Windflow Noise Test A Farce
Thu, 21 Oct 2004
Windflow Noise Test A Farce
The revelation in the Banks Peninsula newspaper The Akaroa Mail (8 October) that Windflow's turbine ran on only six days out of the 14 day "continuous running" test period promised to the community further discredits the validity of the test results which were already being seriously questioned by local residents.
While no-one expected the turbine to run when the wind was insufficient it was frequently noticed to be stopped on occasions when there was reasonable wind. This is understood to have been caused by mechanical problems but until the news that it only ran on six days no-one was aware of exactly how few days it was tested on. Enquiries have so far failed to produce figures showing exactly when the turbine did run during the test period, nor what the wind conditions were during testing - both crucial matters since they obviously affect the extent to which the noise carries to local properties.
Two weeks testing was agreed by the community since that period would have given a reasonable range of wind conditions but the much shorter time casts further doubt on the validity of the test. Even if the turbine ran continuously on the six days that is far less than is reasonable compared to the specified two weeks period and added to the questions above it makes a farce of what was promised to the community.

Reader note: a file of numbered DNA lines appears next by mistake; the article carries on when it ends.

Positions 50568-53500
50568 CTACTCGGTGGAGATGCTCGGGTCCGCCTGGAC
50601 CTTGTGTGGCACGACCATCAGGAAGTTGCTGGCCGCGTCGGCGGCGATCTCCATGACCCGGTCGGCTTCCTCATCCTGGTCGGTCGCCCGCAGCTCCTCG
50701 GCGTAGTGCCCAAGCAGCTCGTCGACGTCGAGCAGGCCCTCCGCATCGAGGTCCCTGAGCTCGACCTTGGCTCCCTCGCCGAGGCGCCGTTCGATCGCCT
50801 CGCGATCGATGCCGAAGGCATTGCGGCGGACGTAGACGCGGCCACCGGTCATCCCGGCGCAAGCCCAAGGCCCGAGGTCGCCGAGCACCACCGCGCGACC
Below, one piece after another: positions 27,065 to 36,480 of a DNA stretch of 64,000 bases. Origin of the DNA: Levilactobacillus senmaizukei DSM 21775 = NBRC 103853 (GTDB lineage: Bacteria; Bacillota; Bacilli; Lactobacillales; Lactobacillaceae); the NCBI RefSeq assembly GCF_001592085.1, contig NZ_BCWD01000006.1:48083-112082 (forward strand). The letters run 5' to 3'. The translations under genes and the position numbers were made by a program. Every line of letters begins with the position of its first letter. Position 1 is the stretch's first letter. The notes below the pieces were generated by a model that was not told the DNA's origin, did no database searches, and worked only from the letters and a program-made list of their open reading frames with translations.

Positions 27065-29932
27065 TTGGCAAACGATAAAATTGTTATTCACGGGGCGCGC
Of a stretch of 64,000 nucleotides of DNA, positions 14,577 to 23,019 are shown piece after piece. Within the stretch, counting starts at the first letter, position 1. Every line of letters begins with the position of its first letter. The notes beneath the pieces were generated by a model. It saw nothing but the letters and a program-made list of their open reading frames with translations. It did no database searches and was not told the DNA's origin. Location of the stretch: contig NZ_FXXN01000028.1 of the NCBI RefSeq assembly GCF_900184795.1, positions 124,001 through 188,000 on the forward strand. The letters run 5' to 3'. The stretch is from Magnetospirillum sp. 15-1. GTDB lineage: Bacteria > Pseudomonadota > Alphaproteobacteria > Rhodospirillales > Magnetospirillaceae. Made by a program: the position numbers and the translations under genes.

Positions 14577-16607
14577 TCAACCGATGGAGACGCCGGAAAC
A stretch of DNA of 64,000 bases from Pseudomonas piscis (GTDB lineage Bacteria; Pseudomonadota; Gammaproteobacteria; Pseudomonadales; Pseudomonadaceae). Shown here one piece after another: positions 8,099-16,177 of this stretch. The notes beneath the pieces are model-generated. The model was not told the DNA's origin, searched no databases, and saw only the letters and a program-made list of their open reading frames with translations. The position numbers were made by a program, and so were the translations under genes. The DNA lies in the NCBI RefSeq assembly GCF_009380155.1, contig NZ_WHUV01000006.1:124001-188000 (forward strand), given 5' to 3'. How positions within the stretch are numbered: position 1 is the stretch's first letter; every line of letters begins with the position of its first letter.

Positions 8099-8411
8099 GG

Neither has there been any explanation of how consultants Marshall Day moved from the figures produced by the tests to their sweeping statement, "it is our opinion that sound from the turbine is almost certainly less than 30 dBA at Ms Riley's property under all operational wind speeds". To make this assumption on scant evidence makes the council's decision to allow the turbine to continue operating distinctly questionable.
Further concerns arising since the test include that it appears the council's appointed testing officer David Shovel has no previous experience of testing wind turbines, a concern which is heightened by Mr. Shovel's ignoring of enquiries addressed to him on this point. It is also not known whether Mr. Shovel carried out any analysis of the test results.
Further, while not questioning the integrity of the consultants Marshall Day who were engaged to "peer review" the results, their employment by Meridian on their windfarm interests and especially their swapping sides from acting for the Makara (Wellington) windfarm protest group to acting for Meridian on the same project raises the point that such a review should be done by agents who are completely independent. Marshall Day's demonstrated pro-windfarm preference over advocating for local residents means they cannot be regarded as impartial as is essential in such matters.
One of the major problems of this whole saga is that Windflow have made statements which have subsequently been shown to be totally misleading, particularly Geoff Henderson's statement to a resident that they would hear the turbine for not more than five percent of the time it is running.
This was taken on trust and to have that trust shown to be misplaced has created a situation of Windflow's own making and demonstrates why communities around the world rightly mistrust the windpower industry as it impinges on their lives. If Windflow really want to be "good neighbours" as they frequently claim they must reduce the turbine noise level to it being heard for less than five percent of the running time as their ceo promised.